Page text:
Spring made another first impression on Tuesday, and this one wasn’t nearly as appealing during an afternoon in which tornadoes danced across the plains of Johnson County, leaving hundreds of residents without power and at least one without a home.
Five reported tornadoes touched down in a span of two hours, including two in Burleson and Joshua.
Another was reported in Rio Vista later in the afternoon.
No injuries were reported and damage was moderate, according to officials, though one mobile home in Joshua was destroyed and two others sustained heavy damage.
Oncor said late in the afternoon that more 300 homes in Johnson County were without power.
“Thank God it’s Tuesday morning because that’s the only day [of the week] I’m gone,” said Patsy Wigam, 85, whose mobile home in Joshua was destroyed in the first storm, which hit near County Road 704 about 12:40 p.m. A second tornado was reported down slightly after 2 p.m. near Farm-to-Market Road 917 and Texas 174.
“The good Lord looks after me. How do you think I got to be 85?”
That same storm caused extensive damage to her son’s home, which is on the same property.
Another home in the neighborhood sustained heavy damage to its carport and roof. On the same property, a large tree on was uprooted and lay on the ground.
United Coop Services workers were on hand to cut away broken and damaged limbs but paused about 2 p.m. as heavy rainfall began to move into the area.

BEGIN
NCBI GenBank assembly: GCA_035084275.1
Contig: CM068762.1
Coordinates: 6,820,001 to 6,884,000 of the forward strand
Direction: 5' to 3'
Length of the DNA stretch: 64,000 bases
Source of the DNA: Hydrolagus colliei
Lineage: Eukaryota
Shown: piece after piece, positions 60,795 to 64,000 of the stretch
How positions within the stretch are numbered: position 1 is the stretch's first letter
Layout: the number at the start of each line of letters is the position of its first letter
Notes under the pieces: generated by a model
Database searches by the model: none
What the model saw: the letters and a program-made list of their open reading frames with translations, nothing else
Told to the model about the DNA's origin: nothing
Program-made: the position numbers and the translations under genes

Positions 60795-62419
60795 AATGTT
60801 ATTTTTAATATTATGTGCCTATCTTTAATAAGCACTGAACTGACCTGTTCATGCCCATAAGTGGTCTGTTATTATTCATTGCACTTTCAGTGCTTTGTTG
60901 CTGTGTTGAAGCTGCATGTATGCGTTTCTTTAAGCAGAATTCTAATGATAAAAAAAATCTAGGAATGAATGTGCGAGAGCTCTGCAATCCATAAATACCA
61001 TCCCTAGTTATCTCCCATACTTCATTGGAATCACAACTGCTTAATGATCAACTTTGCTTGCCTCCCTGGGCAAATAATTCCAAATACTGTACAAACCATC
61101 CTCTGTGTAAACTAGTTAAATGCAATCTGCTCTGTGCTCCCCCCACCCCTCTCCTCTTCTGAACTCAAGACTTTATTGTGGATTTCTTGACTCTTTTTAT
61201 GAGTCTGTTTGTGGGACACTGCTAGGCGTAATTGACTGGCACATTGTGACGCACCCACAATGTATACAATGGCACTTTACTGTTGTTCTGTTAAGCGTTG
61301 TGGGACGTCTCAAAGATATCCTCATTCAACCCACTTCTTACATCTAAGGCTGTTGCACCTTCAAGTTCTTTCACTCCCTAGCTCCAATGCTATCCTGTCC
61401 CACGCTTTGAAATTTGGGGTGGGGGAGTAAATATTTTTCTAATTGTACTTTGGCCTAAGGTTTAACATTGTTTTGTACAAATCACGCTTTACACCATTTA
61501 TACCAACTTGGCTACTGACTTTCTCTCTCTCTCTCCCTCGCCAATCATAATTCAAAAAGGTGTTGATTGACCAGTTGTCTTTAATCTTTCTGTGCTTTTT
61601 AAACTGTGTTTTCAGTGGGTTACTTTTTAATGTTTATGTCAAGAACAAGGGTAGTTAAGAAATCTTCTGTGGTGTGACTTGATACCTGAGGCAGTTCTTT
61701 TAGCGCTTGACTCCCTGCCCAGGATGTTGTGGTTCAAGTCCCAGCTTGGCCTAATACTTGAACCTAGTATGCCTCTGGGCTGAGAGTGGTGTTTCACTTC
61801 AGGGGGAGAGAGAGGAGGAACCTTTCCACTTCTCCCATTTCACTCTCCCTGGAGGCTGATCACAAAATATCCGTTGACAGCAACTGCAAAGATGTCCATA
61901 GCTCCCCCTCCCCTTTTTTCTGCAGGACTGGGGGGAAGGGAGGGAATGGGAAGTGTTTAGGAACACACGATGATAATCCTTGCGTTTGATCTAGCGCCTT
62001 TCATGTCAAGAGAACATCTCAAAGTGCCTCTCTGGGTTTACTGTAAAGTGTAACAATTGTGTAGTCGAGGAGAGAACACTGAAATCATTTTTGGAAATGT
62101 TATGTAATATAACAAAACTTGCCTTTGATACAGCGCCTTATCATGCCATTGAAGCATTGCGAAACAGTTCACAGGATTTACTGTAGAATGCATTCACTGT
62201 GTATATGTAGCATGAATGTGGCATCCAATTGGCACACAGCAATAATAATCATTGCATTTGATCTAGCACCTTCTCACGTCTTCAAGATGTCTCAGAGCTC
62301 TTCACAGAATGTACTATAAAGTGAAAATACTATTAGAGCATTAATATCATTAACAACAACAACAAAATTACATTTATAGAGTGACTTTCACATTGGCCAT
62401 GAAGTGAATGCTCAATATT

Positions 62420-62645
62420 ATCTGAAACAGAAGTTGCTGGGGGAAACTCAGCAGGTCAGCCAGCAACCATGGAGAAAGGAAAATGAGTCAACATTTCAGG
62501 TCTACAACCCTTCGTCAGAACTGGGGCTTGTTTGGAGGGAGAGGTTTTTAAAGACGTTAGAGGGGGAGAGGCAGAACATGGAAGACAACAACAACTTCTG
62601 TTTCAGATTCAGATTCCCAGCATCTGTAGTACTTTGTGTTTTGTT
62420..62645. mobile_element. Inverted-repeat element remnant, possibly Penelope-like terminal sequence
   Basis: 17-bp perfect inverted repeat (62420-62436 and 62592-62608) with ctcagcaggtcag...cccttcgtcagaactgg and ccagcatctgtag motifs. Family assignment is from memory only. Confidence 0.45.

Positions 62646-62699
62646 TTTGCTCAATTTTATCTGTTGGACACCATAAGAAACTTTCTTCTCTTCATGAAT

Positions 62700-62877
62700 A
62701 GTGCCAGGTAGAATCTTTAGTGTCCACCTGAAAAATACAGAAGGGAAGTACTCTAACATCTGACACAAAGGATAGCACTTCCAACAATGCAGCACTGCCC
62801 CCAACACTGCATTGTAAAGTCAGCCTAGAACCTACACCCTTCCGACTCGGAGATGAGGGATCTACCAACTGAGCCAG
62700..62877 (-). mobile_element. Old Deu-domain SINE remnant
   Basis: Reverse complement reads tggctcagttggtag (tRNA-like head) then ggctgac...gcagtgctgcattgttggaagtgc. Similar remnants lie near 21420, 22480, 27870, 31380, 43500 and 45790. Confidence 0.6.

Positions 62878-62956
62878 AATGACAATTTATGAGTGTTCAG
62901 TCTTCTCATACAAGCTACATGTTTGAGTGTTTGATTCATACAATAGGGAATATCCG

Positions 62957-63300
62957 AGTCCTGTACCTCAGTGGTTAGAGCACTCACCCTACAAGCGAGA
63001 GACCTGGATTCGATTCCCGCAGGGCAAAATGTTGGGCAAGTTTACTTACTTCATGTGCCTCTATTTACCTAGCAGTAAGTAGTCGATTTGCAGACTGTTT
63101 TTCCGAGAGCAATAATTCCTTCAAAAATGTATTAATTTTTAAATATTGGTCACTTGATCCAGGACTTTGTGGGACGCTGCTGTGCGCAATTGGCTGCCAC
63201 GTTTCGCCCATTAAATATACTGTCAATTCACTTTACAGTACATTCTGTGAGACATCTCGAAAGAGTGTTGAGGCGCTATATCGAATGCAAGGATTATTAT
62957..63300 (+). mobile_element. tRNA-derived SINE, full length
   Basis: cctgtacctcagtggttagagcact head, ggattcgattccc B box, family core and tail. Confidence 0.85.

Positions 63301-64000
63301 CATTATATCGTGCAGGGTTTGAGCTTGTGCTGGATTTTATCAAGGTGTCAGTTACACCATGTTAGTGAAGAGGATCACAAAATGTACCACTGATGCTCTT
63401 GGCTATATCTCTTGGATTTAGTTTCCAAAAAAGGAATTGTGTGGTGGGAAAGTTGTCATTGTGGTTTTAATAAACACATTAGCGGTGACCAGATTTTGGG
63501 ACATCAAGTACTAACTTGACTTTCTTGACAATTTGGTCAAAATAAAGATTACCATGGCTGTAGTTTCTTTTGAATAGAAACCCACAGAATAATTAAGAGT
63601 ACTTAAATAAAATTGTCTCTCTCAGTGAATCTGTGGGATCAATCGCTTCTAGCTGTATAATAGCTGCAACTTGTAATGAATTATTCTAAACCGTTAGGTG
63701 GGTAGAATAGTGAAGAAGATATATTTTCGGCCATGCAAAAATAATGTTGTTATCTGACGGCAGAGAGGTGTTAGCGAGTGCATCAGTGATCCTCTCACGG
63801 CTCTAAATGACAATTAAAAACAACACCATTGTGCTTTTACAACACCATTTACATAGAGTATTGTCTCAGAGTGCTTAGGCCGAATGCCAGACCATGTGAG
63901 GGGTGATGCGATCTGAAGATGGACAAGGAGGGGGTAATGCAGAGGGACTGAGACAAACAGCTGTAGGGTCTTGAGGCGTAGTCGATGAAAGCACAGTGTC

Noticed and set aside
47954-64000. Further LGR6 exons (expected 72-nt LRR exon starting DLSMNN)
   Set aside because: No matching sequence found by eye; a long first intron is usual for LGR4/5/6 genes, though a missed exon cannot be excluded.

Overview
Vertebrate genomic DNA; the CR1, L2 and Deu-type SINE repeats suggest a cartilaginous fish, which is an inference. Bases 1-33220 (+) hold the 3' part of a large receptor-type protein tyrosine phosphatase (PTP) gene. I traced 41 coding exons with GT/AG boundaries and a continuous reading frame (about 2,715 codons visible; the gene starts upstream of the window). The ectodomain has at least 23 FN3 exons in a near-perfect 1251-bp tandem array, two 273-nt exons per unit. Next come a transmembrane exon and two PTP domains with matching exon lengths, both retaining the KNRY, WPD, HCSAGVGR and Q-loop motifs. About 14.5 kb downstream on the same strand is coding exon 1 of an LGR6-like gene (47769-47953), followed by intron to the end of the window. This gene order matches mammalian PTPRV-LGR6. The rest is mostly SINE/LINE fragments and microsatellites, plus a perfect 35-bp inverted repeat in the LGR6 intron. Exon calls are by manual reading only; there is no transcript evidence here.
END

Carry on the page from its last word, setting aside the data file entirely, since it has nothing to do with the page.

Johnson County Sheriff’s Office Lt. Tim Jones said Red Cross volunteers were on the way to assist those with damaged homes.
Another man on the same street said the tornado damaged a tree on his property but otherwise left his home undamaged.
Rescue workers from several departments set up a staging area in the Joshua High School parking lot prepared to respond to any additional areas of damage.
Officials indicated that the most significant damage was limited to the Joshua area.
In Burleson, spokeswoman Sally Ellertson said damage in the city was minimal. No injuries were reported, according to the police department.
A few trees caught fire from down power lines, Ellertson said.
The National Weather Service won’t have a clear picture of what happened until sometime today when officials confirm the strength and width of the twisters.
It was too early to tell late Tuesday afternoon, though it didn’t take Johnny Pollock long to realize something was amiss at his home in unincorporated Johnson County, between Joshua and Cleburne.
Pollock was in his backyard when he saw the tornado bearing down. He jumped in his truck and took off (something officials discourage residents from doing). He returned home when he saw the tornado cross the road toward Union Hill Cemetery.
“If I’d been two minutes behind it would’ve got me,” said Pollock, as he surveyed damage to his property.
The tornado pulled some of the back tin off his mobile home, Pollock said, overturned a horse trailer, damaged two riding lawn mowers and other items.
The storm did, however, claim the life of a horse, which had to be put down after sustaining two broken limbs, Sheriff Bob Alford said.
Pollock found the horse nearby. It was unclear if the animal was picked up by the storm or became spooked in the chaos and tripped, officials said.
This report contains information compiled by Times-Review reporters John D. Harden and Matt Smith.